A Little Light Reading

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Essential for your files, IMHO.

H/t Rawles.

3 responses to “A Little Light Reading

  1. Thank you for the resource reference.
    Another excellent reference is “Nuclear War Survival Skills” by Cresson H. Kearny. There are free online editions available in PDF form through Potassium Iodide retailers, however the retailers have placed their advertisements in the book to sell their product. Mr. Kearny made the PDF book available as a gift to the public years ago.
    I have read the original book cover to cover and have concluded that a hard copy is absolutely essential. In a bombed out, no electric power world, the electronic copy would be useless.
    Some would ask, “Who in their right mind would want to live in a nuclear war aftermath?” That’s a good question that I asked myself. In the final analysis, I answered, “I am not suicidal, and if I survived the bomb, I would do all I could to continue live. And what father or husband would allow his family to be exposed to radioactive fallout when there is a way to avoid it.”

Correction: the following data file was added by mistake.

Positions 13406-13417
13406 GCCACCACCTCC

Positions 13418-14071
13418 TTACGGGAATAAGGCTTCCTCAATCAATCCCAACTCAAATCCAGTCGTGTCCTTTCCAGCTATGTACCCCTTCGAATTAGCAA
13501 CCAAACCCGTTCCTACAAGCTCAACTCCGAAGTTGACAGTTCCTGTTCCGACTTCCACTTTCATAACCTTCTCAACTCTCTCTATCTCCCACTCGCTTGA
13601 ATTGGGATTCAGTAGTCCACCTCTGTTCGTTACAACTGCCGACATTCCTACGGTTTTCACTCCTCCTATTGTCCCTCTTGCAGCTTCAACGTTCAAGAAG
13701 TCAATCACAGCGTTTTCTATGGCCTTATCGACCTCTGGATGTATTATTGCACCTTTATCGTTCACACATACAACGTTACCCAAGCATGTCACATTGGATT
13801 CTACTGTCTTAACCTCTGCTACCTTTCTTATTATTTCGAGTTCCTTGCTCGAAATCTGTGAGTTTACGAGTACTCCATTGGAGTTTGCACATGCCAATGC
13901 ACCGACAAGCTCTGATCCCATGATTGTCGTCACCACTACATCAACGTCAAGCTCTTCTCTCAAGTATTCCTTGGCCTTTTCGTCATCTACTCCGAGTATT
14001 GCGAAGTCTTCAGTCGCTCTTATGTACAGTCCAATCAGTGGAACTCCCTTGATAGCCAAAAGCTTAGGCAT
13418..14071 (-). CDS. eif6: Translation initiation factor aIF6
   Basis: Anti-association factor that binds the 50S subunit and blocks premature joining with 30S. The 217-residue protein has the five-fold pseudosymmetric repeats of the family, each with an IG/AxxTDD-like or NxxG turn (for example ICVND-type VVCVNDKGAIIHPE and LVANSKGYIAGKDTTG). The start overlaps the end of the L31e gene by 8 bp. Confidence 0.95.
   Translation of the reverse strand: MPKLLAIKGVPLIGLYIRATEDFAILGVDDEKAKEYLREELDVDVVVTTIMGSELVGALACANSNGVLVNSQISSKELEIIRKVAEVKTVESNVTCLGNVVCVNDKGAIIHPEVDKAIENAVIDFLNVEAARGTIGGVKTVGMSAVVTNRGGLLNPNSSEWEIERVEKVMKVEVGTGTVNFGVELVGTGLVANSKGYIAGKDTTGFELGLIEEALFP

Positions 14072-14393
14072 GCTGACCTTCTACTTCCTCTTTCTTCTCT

Additionally, my Dad was at the Trinity detonation as an MP. Years after the war he told us about his experience of being in the field and getting dusted by radioactive fallout. Would the government do that to their soldiers? You bet. Although he suffered some initial radiation effects, he survived until a drunk driver killed him twenty years later. How ironic.
    A researcher at Oak Ridge National Laboratory, Kearny wrote the book and fully illustrated it for the common man to help him through the “unthinkable”.
    Get the free online PDF version.
    http://en.wikipedia.org/wiki/Nuclear_war_survival_skills#Full_text
    But better yet, get the affordable paperback, read it, and store it in your bugout bag.
    http://www.amazon.com/Nuclear-War-Survival-Skills-Expanded/dp/094248701X/ref=sr_1_1?ie=UTF8&qid=1379508886&sr=8-1&keywords=Nuclear+war+survival+skills

  2. X2 on NWSS.

    Kearny’s video tape is also worth the money.

    Bruce Clayton’s “Radiological Defence” is also highly recommended, as it does an excellent job of presenting fairly technical material in easy to understand format. Sadly, it is out of print, but worth keeping an eye out for a copy.

  3. DWEEZIL THE WEASEL

    I would investigate potassium iodate in lieu of potassium iodide. I read that after Chernobyl, some of the young ones had a negative reaction to the iodide, but not the iodate. The stuff evaporated from the shelves after Fukishima, but it’s available now.